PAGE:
Authentication for your Mosquitto MQTT Broker

Published on: January 30, 2021

Welcome to the 21st Raspberry Pi tutorial and the second in the MQTT series. This tutorial will cover setting up authentication for your Mosquitto installation. This will help us secure our MQTT communication for when we set up an external bridge. 

Before we jump into Mosquitto and MQTT, I want to tell you about The Coder School. I don't normally promote other or take sponsors because I'm very picky about the content I have on this website. But what The Coder School does is very relevant and they do something that I love! They teach kids how to code! This is something that I wish existed when I was younger. But if you have kids today, check out their coding camps which are now available virtually as well to help with social distancing while keeping all the learning opportunities. They cover things like Game Development, Python, Java, and Pi Jam. You can guess which one is my favorite. Check them out at

Installing Mosquitto

If you haven't already installed Mosquitto, follow this tutorial:

And before I continue, I'd like to mention that every configuration item I show you below can also be found on the Mosquitto man page:

Method 1 - Creating a Password File Manually

The first method is pretty simple. You create a new password file, it doesn't matter what you call it:

    nano password_file

My file named password_file has no extension but that's okay! The contents of the file are as follows:


Replace the username with whatever username you want, and the password with whatever password you want. We'll then want to convert this file into a password file that Mosquitto recognizes:

    sudo mosquitto_passwd -U password_file

If you open up the file again, you'll see that the password was hashed. Let's now move it into place:

    sudo mv password_file /etc/mosquitto

This will move the file into the location with the configuration. Once done, move down to the configuration section below or check out method 2. 

Method 2 - Create a Password File via CLI

You can also generate your own password file using the CLI:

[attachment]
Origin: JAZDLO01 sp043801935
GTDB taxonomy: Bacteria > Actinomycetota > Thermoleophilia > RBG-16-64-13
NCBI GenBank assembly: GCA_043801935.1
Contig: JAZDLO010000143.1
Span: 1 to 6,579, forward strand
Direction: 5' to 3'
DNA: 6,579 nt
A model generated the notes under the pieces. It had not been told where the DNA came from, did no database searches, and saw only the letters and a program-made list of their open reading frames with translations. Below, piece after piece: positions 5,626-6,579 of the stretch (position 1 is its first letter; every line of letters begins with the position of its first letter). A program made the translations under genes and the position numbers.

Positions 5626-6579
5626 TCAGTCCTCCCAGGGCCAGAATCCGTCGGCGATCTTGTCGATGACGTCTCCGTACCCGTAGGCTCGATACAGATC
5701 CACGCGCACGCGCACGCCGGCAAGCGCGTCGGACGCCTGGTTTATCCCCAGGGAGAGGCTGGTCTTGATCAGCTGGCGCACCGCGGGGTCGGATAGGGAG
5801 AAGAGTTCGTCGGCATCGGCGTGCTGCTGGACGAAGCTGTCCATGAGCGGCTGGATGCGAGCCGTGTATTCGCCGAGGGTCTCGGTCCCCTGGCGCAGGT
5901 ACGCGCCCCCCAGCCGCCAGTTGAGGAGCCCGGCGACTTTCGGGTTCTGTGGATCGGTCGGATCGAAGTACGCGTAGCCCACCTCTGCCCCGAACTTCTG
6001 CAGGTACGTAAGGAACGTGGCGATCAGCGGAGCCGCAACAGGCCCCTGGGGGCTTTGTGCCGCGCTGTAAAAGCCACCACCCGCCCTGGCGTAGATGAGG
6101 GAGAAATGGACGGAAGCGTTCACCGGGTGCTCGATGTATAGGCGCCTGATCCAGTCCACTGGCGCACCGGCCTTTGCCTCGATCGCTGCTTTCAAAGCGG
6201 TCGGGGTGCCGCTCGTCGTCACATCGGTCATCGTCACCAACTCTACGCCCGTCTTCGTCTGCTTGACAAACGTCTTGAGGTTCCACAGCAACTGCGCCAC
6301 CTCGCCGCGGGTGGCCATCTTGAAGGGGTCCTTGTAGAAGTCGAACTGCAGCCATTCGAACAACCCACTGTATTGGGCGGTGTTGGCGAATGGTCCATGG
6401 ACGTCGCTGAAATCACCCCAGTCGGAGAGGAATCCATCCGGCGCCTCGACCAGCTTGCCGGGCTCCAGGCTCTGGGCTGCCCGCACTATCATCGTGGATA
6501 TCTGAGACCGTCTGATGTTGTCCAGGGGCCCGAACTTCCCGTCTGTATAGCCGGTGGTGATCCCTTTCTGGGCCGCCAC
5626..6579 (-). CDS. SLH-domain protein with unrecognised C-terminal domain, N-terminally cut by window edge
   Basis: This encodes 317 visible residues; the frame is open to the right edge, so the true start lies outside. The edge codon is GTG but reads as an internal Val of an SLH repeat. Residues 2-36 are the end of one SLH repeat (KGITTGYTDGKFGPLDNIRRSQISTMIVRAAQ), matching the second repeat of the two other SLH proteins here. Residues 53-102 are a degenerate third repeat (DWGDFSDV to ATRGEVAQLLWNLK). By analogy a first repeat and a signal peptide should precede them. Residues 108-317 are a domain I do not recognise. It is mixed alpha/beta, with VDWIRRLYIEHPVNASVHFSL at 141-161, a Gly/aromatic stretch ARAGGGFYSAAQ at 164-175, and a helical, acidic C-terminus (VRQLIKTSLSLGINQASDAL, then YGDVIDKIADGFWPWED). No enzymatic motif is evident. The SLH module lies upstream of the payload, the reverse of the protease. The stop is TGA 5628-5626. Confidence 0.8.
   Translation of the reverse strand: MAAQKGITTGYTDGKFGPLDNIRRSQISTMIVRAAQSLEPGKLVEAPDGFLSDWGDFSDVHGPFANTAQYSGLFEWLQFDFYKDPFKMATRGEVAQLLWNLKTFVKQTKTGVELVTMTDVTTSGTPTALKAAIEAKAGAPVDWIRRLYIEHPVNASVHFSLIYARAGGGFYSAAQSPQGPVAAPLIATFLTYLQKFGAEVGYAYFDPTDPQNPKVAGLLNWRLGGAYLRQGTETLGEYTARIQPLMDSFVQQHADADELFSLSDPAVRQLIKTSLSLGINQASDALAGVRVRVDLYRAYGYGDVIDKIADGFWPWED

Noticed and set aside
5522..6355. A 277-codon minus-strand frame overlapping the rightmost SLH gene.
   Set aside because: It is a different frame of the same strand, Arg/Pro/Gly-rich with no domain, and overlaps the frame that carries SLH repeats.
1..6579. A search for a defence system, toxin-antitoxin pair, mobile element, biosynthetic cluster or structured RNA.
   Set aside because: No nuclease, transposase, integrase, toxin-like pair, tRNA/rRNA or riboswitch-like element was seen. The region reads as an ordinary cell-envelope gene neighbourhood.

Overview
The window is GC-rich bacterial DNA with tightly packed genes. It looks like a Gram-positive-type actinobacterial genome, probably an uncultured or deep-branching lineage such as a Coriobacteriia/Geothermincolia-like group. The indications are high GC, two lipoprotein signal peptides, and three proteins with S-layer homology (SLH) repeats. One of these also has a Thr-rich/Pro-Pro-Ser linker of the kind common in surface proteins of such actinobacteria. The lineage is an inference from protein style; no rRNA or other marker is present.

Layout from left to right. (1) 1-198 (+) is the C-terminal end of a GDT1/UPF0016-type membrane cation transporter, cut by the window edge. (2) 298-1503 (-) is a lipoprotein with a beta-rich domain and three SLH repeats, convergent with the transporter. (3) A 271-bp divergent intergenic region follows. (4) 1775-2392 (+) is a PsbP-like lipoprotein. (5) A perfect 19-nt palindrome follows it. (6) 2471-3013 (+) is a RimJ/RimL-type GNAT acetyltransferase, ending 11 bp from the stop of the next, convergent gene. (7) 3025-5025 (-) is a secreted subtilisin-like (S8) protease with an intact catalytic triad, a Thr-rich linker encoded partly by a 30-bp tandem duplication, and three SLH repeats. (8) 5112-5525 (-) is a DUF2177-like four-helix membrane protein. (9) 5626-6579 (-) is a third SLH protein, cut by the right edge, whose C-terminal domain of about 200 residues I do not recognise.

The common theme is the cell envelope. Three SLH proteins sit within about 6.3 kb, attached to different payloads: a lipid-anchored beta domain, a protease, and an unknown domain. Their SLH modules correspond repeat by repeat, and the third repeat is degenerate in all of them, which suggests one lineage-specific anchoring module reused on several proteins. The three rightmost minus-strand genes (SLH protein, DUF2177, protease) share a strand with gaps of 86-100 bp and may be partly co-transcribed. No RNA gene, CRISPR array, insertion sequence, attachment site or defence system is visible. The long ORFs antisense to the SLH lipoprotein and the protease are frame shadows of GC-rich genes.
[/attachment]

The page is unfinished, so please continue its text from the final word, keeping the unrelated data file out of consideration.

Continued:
sudo mosquitto_passwd -c password_file username

The -c flag lets Mosquitto konw to generate the password file. Replace password_file with the name of the file you want and username with your username. This will create a file with your username and password as specified. And then you can move that file to the proper location:

    sudo mv password_file /etc/mosquitto

Configuring mosquitto.conf

We need to add a couple of lines to our mosquitto.conf file:

    cd /etc/mosquitto 
sudo nano mosquitto.conf

We need to add just two lines to this file at the bottom. The first one turns off anonymous logins and the second one sets the password file. For more information on these options, check out the mosquitto man page I linked to above:

    allow_anonymous false
    password_file /etc/mosquitto/password_file

Be sure to edit the password_file name to whatever name you used. After this, restart mosquitto:

    sudo service mosquitto restart

Now go back to your MQTT tester  (MQTTLens if you use that) and try connecting with and without a user/password. You should only be able to connect with proper authentication. 

Be sure to come back to my next MQTT tutorial where I'll go over how to bridge two MQTT brokers (one external and one internal to our network). This will allow us to connect to an MQTT service when we're not home without ever exposing our internal network to the outside world. It will be helpful for Home Assistant as well as setting up voice commands with IFTTT Stay tuned!


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Remember to checkout the Resources section below for associated downloadable content, JSFiddle links, and other resources. Watch the video and follow along!


Find the code on GitHub at